Skin cancer

Sunscreen: Like a seatbelt, everyone needs to put it on

 
 
The new labels for sunscreen, required by the Food and Drug Administration.
The new labels for sunscreen, required by the Food and Drug Administration.

eadearmas@MiamiHerald.com

When Dr. Ana Duarte became aware of a policy in many schools that bans students from putting sunscreen on themselves without a doctor’s note, she couldn’t believe it.

The only two states that allow students to apply their own sunscreen during the school day are California and New York. All other 48 states have some type of restriction: not allowing teachers, faculty or staff to apply sunscreen to children because of potential allergic reactions; only allowing the school nurse to apply sunscreen to children; or banning sunscreen use during school hours altogether.

“I was like, ‘What?’ ’’ said Duarte, division director of dermatology for Miami Children’s Hospital and founder and president of the Children’s Skin Center, P.A. “It is not a prescription medication, so to have to have a doctor’s note is not really practical.”

The American Medical Association adopted a resolution in June that “supports the exemption of sunscreen from over-the-counter medication possession bans in schools and encourages all schools to allow students to bring and possess sunscreen without restriction.”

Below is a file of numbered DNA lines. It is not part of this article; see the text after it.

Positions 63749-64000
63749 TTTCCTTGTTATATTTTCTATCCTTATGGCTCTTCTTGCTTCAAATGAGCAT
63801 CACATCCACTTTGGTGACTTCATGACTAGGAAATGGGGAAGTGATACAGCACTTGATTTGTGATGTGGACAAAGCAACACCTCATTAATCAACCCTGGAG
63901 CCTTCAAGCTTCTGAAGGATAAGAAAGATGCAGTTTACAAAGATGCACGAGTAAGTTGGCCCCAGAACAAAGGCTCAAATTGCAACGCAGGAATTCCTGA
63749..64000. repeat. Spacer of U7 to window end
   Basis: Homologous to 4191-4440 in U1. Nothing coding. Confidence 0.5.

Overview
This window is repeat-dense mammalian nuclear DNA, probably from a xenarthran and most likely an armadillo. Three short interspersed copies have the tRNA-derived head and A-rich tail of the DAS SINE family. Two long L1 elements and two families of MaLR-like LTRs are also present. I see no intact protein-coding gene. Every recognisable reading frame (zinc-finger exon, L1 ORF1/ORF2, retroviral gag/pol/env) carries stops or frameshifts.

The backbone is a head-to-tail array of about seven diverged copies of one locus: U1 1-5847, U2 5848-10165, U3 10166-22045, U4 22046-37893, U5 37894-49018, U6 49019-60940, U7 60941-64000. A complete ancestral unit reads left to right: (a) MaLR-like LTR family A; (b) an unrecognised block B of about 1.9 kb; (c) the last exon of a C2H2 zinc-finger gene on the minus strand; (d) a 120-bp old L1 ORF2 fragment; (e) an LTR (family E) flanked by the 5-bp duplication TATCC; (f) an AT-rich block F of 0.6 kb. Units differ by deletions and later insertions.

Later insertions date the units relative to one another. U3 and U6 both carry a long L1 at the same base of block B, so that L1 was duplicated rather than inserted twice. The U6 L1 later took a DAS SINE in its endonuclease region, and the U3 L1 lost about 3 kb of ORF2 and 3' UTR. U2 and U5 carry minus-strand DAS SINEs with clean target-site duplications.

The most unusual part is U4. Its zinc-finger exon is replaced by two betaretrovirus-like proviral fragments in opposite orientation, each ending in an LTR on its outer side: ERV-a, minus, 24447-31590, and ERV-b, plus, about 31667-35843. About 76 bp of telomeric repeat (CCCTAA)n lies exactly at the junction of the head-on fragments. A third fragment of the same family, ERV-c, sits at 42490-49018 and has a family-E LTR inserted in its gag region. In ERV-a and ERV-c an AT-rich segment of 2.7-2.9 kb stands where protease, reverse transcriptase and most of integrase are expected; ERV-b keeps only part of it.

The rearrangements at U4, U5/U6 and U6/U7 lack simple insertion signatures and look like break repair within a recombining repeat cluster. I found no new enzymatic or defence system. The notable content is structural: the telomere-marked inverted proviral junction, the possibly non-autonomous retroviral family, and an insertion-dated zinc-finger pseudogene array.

According to the Centers for Disease Control and Prevention, just a few serious sunburns can increase a child’s risk of skin cancer. The CDC encourages children to stay in the shade as much as possible, wear protective clothing such as hats and sunglasses and, most importantly, wear sunscreen.

Motivated to help spread the word, Duarte became a consultant to the makers of Coppertone and its Making the Sunscreen Grade campaign, which raises awareness of sun protection during the school year. The campaign provides a downloadable letter that parents can print out to get the conversation started in schools about the need for a sun protection policy.

“In the state of Florida, the Sunshine State, it would be great for our kids to be adequately protected throughout the school year,” Duarte said. “Right now in most states, every district has its own policy of what they will allow, so the main thing is to find out what the issues are because a lot of parents don’t know about it or they assume it is OK.”

The Food and Drug Administration released new rules governing sunscreen labeling, which have been in effect since December. Now, sunscreens must pass a “broad spectrum” test, which measures a product’s protection from ultraviolet A and B rays.

Sunscreens are not able to reduce the risk of skin cancer unless they are considered broad spectrum with an SPF value of 15 or higher. Sunscreens with an SPF from 2 to 14 can claim to help prevent sunburn, but not skin cancer. The FDA also states that sunscreen manufacturers cannot claim to be waterproof or sweatproof because it “overstates their effectiveness.” And when it comes to sunscreen being water resistant, the front label must state whether the sunscreen is effective for 40 or 80 minutes.

“I tell my patients that they need to reapply sunscreen every two hours at a minimum, or more frequently, especially if sweating too much or swimming,” Duarte said.